Finding Jewish Relevance and Meaning in Rasta and Reggae Culture -- A Personal Journey

Just about the time I realized being brown and Jewish was to others more fascinating than fabulous, I was also an emerging adolescent, complete with the requisite knuckle headedness and edgy attitude that are hallmarks of the tween and teen years.  Being a young person is hard enough.  Being a young person at that time caught between two conflictual cultures was sometimes just plain hard.  I often sought relief from people who were neither Black nor Jewish. The outside perspective was welcome.  I would often end up at my neighbor Lotus’ house.  Lotus, the mother of a friend, seemed to understand exactly what I needed at the time—to be introduced to David Letterman and Bob Marley.   I started to listen to Reggae music and reflect on the words of Bob Marley, Steel Pulse and Israel Vibrations, and I knew I needed to know more about these mysterious Rastas who, from my Black Jewish perspective, seemed somehow related to me.

I asked my mom to buy me the book, Itations of Jamaica and I Rastafari.  For the next several years that little hand-sized book lived on the shelf in the front bathroom, and was my personal retreat-reading anytime I needed to get closer to the symbols and images of Judaism that resonated with me.  Right there in the pages of one single text were images of the Magen David and Lion of Judah, denouncements of pork and admonishments to eat vegetables, and images of beautiful multiracial women--something I never, ever saw in Shul (and still don’t, unfortunately).  I needed to go all the way to Rastafarianism to find symbols and images that resonated with me as a Jew.   I must have been about thirteen at the time, and that year I become Bat Mitzvah and proclaimed to my mother that upon adulthood I would have Dreadlocks and tattoos.  My mom said, “fine…” She must have been distracted during that conversation, but I was serious.

While my high school years presented me with a variety of opportunities to try on different personas, I found myself with at least one foot firmly planted in Rasta and Reggae culture.  Always the bespectacled scholar, I understood from a very young age that dreadlocks and peyos are rooted in the same lines of biblical text.  And I was completely hip to the fact that Ital and Kashrut were basically culinary cousins.  What’s clear to me now is the reconciling of my Jewishness and biracialness that was so challenging to initially grasp as a young person, was in fact providing me with a very special vantage point—one that allowed me to see connections where those with more monocular perspectives could not.  What I know now is that what felt like a Jewish/biracial burden was really a developing gift.  One of my purposes in the world is to see connections where others are unable, and to bring together disparate elements when others see a distance they perceive as discommon.  30 years ago I found Jewish relevance and meaning in Rasta and Reggae culture when the expressions of Judaism I experienced quite frankly failed to provide meaning for me.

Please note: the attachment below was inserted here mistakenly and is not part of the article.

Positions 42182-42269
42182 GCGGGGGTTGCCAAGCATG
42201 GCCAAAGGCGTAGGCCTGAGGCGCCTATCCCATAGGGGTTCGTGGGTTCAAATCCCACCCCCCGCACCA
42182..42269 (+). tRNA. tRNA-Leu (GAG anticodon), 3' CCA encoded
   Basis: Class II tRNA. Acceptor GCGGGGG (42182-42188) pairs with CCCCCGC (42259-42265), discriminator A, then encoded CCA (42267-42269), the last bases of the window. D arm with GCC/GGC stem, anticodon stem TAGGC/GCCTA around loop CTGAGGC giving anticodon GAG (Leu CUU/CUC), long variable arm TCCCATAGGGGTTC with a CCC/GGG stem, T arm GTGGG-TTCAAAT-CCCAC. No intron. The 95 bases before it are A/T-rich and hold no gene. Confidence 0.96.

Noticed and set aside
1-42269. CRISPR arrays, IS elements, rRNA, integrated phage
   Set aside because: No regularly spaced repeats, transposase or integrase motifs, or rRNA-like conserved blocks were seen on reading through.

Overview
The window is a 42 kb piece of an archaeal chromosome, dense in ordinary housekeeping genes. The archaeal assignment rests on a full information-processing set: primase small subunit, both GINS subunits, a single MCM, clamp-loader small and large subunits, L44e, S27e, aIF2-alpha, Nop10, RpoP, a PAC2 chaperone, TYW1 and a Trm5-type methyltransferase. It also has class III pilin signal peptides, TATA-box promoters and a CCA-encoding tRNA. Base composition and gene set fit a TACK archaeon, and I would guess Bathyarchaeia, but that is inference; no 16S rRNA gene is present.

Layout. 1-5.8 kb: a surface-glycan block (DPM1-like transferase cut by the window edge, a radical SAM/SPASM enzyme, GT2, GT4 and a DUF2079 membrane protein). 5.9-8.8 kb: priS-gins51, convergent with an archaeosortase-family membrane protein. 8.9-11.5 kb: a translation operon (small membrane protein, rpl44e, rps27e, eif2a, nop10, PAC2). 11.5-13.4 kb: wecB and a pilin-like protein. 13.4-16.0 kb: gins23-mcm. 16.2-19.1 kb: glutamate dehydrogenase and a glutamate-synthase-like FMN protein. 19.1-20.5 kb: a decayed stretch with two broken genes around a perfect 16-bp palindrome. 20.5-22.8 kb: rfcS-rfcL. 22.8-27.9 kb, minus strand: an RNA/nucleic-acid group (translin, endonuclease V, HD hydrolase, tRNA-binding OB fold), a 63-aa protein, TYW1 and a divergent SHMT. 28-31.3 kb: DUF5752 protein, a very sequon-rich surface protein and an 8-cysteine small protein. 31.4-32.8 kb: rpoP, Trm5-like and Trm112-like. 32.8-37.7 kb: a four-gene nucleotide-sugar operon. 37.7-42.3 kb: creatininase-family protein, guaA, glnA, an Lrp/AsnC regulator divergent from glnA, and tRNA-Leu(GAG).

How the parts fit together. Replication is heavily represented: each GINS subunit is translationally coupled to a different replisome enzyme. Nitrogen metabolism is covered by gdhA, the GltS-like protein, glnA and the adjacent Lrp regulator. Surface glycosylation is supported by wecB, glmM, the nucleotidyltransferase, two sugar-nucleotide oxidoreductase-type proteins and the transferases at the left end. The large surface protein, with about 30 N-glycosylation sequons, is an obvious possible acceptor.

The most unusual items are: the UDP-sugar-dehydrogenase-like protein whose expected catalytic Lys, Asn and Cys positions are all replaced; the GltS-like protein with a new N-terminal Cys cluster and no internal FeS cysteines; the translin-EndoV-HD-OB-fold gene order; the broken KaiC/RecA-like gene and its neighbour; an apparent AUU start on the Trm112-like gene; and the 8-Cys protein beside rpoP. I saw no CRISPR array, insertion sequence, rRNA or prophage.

So this past winter, while lazily scrolling through various Facebook postings, you can imagine I almost fell over when I stumbled upon a link to Time Out Tel Aviv (English Edition) that had a little story about the film, Awake Zion, directed by Monica Haim.  A film exploring the shared roots of Rastafarianism and Judaism! In that moment I was certain that Awake Zion needed to come to San Francisco, my home town, both to enrich the conversation we as Jews are having about Judaism and our own history, and to extend and advance the conversation we are having with our brothers and sisters of other faiths.  Facilitated by the power of the Internet, I sent a Facebook message to Awake Zion’s director, introduced myself, guaranteed nothing and expressed my passion for what I knew about her film in the sincere hope that somehow I could help bring Awake Zion to the Bay Area.

On August 9 at the Grand Lake Theater in Oakland, Awake Zion (Director’s Cut) will make its West Coast Premier.  Director Monica Haim will be in the house, as will Doctor Israel and Dub Gabriel; headliners of the live Reggae and Dub concert following the film.   While this event marks a moment of building and deepening connections and bonds across Rastafarians and Jews, sure—it’s also about something so much bigger.

While I have yet to meet Monica Haim, she shares my perch and the vantage point that allows for seeing connections where so many see difference and distance.  Perhaps Monica and I are kindred spirits in some way.  It seems we both are here to, on behalf of our People and quite frankly for all people, facilitate connections, fuse bonds and build bridges.  Awake Zion closes with an Elder Rasta reflecting on his new understanding of the shared honor and respect both Rastafarians and Jews have for the Star of David.  When this gentleman finally takes in the fact that both Jews and Rastafarians find the Star of David as holy, the man sits with his understanding and realizes that Jews and Rastafarians have deep, deep shared roots.  The Elder remarks, “So both of us are the same?  All right. Blessed.  Blessed.”  That’s right.  Among so many differences really we are the same.  And blessed, blessed?  We are indeed.

The San Francisco Jewish Film Festival runs from July 25 through August 12. Tickets for Awake Zion, screening on August 9, are available now.


Categories: Community, Events, Videos


July 15, 2013